We all want to eat good food. That’s just human nature. Evolution provided us with taste buds that are supposed to help us navigate the natural food environment.
Our appetite gravitates towards foods that are sweet, salty and fatty, because we know such foods contain energy and nutrients that we need for survival. Obviously, if a food manufacturer wants to succeed and get people to buy their product, it has to taste good. But today, the competition is fierce. There are many different food manufacturers, all competing with each other. For this reason, massive resources are spent on making foods as desirable as possible.
Many processed foods have been engineered to be so incredibly “rewarding” to the brain, that they overpower anything we might have come across in nature. We have complicated mechanisms in our bodies and brains that are supposed to regulate energy balance (how much we eat and how much we burn) which, until very recently in evolutionary history, worked to keep us at a healthy weight.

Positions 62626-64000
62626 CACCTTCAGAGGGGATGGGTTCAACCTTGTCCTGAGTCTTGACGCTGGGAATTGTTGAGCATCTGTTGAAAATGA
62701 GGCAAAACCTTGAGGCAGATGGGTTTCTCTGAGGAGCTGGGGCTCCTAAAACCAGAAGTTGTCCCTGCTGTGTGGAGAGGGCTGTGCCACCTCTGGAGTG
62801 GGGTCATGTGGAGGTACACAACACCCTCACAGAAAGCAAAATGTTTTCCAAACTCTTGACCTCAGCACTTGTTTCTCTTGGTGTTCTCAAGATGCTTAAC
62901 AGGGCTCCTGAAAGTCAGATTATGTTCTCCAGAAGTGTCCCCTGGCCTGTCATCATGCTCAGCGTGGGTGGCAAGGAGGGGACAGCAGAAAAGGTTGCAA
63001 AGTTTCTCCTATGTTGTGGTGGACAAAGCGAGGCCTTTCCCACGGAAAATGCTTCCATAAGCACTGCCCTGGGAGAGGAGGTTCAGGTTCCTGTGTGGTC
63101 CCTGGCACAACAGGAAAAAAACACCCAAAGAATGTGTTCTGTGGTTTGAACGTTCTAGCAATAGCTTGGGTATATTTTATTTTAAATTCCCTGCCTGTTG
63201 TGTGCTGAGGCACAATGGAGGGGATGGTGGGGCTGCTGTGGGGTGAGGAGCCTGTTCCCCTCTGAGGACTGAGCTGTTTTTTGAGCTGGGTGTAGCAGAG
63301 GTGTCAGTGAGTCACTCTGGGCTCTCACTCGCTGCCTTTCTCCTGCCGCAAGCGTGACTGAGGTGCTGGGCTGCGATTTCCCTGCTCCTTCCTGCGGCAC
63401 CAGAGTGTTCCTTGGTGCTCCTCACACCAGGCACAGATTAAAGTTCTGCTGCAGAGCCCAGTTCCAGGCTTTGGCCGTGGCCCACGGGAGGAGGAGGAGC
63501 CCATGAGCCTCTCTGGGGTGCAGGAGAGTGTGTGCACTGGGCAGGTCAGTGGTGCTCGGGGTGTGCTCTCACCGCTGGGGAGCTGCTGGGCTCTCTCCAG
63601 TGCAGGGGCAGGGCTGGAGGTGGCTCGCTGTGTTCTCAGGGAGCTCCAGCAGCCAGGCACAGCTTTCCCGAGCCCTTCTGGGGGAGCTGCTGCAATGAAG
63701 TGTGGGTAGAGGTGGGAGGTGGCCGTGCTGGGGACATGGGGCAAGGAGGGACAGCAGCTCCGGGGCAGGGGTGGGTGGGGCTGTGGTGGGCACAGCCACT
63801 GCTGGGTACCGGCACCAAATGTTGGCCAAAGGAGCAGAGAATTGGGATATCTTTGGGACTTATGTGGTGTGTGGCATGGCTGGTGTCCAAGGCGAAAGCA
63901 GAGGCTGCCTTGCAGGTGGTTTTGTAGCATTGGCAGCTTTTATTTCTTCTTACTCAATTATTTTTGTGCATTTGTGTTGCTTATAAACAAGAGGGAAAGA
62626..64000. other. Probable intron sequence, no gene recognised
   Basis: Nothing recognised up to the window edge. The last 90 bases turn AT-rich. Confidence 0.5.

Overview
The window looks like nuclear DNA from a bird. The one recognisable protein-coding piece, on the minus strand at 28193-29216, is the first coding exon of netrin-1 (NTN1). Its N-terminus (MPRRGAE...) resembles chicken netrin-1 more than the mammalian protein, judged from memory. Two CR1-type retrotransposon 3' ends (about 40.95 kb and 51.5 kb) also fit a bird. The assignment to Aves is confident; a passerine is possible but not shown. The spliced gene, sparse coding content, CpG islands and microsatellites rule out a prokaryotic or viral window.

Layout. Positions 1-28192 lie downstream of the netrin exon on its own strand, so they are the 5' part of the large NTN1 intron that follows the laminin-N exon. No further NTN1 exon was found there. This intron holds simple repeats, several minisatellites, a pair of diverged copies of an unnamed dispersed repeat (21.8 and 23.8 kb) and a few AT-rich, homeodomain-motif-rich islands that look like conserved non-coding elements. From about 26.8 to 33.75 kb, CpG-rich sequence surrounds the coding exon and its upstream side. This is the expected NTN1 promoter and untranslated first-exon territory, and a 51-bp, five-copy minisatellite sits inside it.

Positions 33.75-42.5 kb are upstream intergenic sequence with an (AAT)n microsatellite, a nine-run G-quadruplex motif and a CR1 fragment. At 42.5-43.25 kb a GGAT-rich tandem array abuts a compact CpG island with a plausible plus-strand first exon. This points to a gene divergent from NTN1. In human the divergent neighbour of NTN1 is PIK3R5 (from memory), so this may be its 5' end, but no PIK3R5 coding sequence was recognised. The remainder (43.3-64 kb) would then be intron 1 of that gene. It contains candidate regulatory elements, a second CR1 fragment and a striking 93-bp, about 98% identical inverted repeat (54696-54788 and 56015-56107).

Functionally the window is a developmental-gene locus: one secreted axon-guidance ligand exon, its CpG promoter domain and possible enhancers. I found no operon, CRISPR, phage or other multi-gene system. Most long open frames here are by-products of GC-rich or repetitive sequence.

There is quite a lot of evidence that the reward value of foods can bypass the innate defense mechanism and make us start eating much more than we need, so much that it starts to compromise our health.
This is also known as the “food reward hypothesis of obesity.” The truth is, processed foods are so incredibly rewarding to our brains that they affect our thoughts and behavior, making us eat more and more until eventually we become sick. Good food is good, but foods that are engineered to be hyper rewarding, effectively short circuiting our innate brakes against overconsumption, are NOT good.
Bottom Line: Food manufacturers spend massive amounts of resources on making their foods as “rewarding” as possible to the brain, which leads to overconsumption.
3. Contain artificial ingredients
If you look at the ingredients label for a processed, packaged food, chances are that you won’t have a clue what some of the ingredients are. That’s because many of the ingredients in there aren’t actual food… they are artificial chemicals that are added for various purposes. This is an example of a processed food, an Atkins Advantage bar, which is actually marketed as a low-carb friendly health food.